Scrambled eggs are warm, comforting and versatile. They should be in every cook's arsenal of recipes (or really, anyone who eats). They seem like they should be easy to whip up, but they can be a little tricky to to get just right. Read on for tips for how to make the perfect creamy, scrambled eggs.
Past Egg Regrets
I can't tell you how many times I've cranked up the heat, hastily scrambled some eggs and poured them on the pan. The sizzle and scorch of the eggs hitting the pan resulted in anything but creamy eggs. Rather, it was an egg jumble, and while I ate it, it wasn't what I enjoyed at fancy breakfast buffets or really good cafes.
Choose Pastured over Factory
But before we get into tips and tricks for perfect scrambled eggs, let's talk about the quality of your eggs. I highly recommend seeking out a farm to get local, pastured eggs. If you're unable to do this, then think about paying extra for pastured eggs at the grocery store. I really like Nellie's Free Range Eggs. They aren't overly expensive and they are pretty easy to find. They are sold at Giant/Martin's/Stop & Shop stores, Walmart, Sam's Club, Safeway and BJ's. I get a package of 18 eggs for $6.50.
|Pastured eggs are worth the extra cost|
The reason I recommend pastured eggs is because the nutrition found in these eggs is so much better. You can tell by how orange the yolks are. The darker the orange color, the higher levels of vitamins and healthy fatty acids. Not to mention the health of the chicken. Happy chickens make delicious eggs. Whenever I am tempted to buy cheaper eggs, usually when I am at a store that doesn't carry pastured eggs, I think of the chickens crammed inside cages and I just can't do it. I can't support factory farms.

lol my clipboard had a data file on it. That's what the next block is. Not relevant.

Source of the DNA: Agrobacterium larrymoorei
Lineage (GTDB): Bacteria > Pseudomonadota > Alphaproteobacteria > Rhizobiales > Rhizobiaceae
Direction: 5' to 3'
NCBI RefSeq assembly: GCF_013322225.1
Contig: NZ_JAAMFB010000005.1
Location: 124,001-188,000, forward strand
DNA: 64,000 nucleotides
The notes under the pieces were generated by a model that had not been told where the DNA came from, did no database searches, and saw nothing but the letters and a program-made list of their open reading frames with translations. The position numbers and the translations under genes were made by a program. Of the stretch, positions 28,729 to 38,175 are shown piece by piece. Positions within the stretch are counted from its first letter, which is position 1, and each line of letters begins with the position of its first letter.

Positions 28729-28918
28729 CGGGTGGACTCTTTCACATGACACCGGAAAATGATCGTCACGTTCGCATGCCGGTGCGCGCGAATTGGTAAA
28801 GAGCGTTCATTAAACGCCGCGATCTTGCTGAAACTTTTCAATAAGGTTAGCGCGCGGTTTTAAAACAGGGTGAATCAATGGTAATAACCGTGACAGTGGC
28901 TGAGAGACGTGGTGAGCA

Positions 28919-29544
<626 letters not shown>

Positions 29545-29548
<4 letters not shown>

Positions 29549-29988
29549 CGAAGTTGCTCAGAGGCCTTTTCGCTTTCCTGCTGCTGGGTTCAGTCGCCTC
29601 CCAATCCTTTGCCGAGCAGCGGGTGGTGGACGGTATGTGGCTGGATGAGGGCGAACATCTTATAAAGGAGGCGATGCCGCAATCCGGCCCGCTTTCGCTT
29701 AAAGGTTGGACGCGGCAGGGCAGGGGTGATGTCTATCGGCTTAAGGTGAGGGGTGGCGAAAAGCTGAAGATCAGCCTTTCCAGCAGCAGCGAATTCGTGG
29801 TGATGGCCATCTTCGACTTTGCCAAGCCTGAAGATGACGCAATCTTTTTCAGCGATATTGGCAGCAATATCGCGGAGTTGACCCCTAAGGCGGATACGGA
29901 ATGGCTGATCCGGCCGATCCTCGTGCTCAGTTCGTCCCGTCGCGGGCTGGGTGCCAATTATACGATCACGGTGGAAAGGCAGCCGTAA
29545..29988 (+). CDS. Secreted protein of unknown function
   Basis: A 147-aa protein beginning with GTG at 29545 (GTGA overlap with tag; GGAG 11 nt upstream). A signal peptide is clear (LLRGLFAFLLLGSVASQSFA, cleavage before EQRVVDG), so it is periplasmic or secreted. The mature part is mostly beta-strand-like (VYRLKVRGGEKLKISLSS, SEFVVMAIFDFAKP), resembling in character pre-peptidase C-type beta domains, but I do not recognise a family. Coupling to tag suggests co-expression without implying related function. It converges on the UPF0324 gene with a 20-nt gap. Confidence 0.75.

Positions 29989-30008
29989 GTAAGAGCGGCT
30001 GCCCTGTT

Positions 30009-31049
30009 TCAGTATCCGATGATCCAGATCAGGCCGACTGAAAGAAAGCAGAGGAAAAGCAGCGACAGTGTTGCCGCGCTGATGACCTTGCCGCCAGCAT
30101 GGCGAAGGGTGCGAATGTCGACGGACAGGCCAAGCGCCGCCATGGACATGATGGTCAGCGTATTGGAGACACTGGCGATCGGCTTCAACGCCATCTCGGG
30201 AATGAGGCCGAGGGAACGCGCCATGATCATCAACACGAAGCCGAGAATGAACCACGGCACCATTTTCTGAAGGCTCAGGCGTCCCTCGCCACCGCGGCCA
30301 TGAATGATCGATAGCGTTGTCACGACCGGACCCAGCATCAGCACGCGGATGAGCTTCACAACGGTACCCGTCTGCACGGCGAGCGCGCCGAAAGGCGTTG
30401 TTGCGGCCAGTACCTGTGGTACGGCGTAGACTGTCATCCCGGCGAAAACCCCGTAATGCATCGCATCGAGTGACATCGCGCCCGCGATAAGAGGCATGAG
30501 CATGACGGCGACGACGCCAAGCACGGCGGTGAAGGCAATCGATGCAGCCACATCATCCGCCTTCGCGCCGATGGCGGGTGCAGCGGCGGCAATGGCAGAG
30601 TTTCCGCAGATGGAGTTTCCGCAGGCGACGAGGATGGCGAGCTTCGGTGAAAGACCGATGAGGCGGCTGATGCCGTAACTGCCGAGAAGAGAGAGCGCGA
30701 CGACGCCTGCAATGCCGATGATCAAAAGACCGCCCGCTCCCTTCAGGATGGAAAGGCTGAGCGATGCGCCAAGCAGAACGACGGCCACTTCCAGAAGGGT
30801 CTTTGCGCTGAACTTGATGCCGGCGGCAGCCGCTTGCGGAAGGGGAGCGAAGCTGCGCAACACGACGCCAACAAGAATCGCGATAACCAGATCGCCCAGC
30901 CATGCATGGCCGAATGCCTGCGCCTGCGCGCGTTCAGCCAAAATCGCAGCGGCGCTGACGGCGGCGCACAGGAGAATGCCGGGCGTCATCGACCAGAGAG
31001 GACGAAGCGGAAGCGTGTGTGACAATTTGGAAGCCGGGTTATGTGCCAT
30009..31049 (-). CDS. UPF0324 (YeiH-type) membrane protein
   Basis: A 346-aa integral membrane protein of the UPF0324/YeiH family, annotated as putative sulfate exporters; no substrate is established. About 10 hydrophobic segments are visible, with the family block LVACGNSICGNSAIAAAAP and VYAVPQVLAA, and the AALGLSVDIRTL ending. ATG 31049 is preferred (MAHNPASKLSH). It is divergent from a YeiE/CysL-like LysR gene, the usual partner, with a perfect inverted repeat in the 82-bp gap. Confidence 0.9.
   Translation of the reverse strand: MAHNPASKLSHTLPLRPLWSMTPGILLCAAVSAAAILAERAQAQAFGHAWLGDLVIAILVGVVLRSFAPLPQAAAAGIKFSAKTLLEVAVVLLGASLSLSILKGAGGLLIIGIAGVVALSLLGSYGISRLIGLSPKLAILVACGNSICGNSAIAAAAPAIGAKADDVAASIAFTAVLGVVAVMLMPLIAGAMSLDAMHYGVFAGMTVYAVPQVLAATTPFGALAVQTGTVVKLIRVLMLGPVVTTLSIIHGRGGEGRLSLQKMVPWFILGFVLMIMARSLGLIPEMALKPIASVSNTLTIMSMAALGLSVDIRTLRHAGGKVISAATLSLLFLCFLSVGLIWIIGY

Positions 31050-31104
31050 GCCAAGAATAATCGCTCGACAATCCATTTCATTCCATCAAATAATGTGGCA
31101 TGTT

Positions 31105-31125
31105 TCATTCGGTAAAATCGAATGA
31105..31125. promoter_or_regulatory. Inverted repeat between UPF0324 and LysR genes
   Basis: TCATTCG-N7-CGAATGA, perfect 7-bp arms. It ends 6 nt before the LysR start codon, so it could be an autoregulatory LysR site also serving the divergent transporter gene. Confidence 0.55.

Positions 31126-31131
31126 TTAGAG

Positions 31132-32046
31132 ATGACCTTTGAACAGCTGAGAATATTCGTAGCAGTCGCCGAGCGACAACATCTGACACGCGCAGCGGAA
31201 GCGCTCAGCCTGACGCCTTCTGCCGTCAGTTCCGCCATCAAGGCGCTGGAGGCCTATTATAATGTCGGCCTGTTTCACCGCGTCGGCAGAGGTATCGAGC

While it may be difficult to pay more for eggs, think about the cost break down. I use four eggs to feed myself scrambled eggs. That's just over $1.40 for some good quality protein. Compare that price to what wild caught salmon or pastured beef would cost, and you can see what a good deal it is. As someone who cares about nutrition but doesn't want to completely blow my grocery budget, eggs are where it's at.
|Low and slow heat is key|
Low and Slow is Key
Back to scrambled eggs. I did some research over the years. I learned that the eggs need to cook low and slow to break down the protein in the eggs. This results in creamy scrambled eggs, even without the addition of milk or cream (although milk or cream added to eggs is heavenly). See that photo above? The pan heat should be so low that there is no sizzle when you pour in the eggs. You almost get bored waiting for a thin layer to solidify on the bottom of the pan. Then, you take a spatula and scrape the bottom of the pan in towards the middle. Repeat, repeat, repeat until the eggs are almost done.
I also learned, and this is key, to turn off the heat before the eggs are finished cooking. The residual heat from the pan finishes cooking the eggs to perfection with just the slightest bit of runniness. If you wait until your eggs look perfect over the heat, they will be overcooked in the seconds it takes you to turn of the heat and move the pan.
So let's dive in, shall we? Get your pastured eggs, your pan and your butter. Let's go make breakfast.
|Perfect Scrambled Eggs|
Perfect Scrambled Eggs
Time: 10 minutes
|Perfect Scrambled Eggs|